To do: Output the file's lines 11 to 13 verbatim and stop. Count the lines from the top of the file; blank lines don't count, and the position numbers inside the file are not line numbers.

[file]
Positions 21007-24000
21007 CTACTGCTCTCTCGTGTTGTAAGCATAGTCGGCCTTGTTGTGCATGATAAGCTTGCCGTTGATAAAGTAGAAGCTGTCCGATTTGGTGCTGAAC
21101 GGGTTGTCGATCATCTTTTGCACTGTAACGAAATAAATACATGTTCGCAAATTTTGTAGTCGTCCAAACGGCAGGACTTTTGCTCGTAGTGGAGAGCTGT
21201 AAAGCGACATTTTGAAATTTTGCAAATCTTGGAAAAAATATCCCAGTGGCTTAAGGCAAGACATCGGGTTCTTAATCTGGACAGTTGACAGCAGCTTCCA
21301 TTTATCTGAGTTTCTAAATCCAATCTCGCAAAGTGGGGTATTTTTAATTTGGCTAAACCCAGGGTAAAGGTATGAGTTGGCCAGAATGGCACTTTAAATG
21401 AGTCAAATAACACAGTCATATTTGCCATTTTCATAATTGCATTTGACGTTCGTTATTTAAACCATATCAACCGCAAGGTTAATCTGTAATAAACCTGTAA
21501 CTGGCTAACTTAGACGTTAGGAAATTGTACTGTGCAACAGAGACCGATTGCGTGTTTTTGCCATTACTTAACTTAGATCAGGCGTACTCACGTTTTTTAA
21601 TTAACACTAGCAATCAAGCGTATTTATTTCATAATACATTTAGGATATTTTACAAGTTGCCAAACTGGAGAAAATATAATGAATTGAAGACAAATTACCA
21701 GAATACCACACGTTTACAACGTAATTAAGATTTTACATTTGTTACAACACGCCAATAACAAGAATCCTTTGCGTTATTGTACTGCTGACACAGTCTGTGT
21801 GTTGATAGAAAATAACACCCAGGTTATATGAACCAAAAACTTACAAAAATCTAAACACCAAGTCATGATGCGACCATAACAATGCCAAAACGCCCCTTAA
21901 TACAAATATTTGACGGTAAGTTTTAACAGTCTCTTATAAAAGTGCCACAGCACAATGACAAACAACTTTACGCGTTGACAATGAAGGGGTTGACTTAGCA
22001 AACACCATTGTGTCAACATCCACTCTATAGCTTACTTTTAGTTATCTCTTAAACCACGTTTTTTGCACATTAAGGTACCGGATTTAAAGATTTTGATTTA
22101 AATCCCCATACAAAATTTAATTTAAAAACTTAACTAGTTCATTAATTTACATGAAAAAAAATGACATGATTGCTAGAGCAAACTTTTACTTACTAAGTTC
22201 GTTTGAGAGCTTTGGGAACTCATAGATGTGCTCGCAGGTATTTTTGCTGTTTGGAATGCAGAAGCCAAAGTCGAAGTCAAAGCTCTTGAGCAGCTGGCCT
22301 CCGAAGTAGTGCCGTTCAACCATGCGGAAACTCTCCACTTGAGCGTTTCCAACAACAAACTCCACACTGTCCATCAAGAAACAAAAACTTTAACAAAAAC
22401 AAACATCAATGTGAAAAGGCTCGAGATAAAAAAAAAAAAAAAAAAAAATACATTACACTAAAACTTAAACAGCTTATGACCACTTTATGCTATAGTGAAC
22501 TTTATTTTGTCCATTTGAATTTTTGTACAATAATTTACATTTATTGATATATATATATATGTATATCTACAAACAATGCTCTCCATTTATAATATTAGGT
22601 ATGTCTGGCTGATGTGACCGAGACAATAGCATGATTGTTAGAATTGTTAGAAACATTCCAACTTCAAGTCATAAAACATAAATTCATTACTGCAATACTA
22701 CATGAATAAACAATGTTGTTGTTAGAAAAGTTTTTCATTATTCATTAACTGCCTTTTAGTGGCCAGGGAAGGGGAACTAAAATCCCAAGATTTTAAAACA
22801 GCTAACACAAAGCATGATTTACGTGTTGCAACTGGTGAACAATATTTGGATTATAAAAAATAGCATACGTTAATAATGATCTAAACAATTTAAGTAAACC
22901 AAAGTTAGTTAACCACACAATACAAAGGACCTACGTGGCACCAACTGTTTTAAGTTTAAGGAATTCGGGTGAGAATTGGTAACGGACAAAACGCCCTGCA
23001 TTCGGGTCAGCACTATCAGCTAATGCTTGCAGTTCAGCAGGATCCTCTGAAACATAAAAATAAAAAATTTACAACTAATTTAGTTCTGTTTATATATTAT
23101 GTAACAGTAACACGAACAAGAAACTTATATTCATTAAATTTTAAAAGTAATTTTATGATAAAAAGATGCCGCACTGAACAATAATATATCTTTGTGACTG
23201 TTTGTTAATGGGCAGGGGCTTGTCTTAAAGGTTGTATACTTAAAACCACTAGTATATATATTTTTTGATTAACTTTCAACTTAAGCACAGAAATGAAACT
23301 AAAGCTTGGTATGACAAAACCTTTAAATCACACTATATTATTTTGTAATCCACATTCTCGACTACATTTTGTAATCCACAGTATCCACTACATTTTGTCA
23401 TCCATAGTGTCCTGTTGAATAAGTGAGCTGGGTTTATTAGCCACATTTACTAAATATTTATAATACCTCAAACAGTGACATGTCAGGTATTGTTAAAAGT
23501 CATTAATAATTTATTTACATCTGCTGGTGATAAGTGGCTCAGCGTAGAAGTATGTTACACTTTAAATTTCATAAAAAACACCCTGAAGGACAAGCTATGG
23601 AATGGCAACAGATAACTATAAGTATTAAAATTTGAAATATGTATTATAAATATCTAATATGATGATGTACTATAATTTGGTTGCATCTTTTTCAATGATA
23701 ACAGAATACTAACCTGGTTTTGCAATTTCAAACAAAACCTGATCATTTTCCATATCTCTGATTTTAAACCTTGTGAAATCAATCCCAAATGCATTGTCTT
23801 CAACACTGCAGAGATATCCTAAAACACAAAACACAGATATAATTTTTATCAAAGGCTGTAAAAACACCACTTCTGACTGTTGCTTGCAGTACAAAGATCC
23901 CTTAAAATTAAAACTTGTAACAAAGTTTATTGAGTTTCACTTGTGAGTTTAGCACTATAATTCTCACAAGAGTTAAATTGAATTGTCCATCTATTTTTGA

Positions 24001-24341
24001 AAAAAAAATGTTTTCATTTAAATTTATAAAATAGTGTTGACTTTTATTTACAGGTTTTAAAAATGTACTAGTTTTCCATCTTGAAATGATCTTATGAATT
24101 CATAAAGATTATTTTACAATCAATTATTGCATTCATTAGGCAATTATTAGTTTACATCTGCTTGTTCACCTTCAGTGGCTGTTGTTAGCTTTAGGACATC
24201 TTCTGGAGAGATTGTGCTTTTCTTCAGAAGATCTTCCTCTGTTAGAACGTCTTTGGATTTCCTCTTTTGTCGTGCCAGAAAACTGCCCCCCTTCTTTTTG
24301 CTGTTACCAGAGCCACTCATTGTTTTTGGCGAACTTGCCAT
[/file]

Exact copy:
21901 TACAAATATTTGACGGTAAGTTTTAACAGTCTCTTATAAAAGTGCCACAGCACAATGACAAACAACTTTACGCGTTGACAATGAAGGGGTTGACTTAGCA
22001 AACACCATTGTGTCAACATCCACTCTATAGCTTACTTTTAGTTATCTCTTAAACCACGTTTTTTGCACATTAAGGTACCGGATTTAAAGATTTTGATTTA
22101 AATCCCCATACAAAATTTAATTTAAAAACTTAACTAGTTCATTAATTTACATGAAAAAAAATGACATGATTGCTAGAGCAAACTTTTACTTACTAAGTTC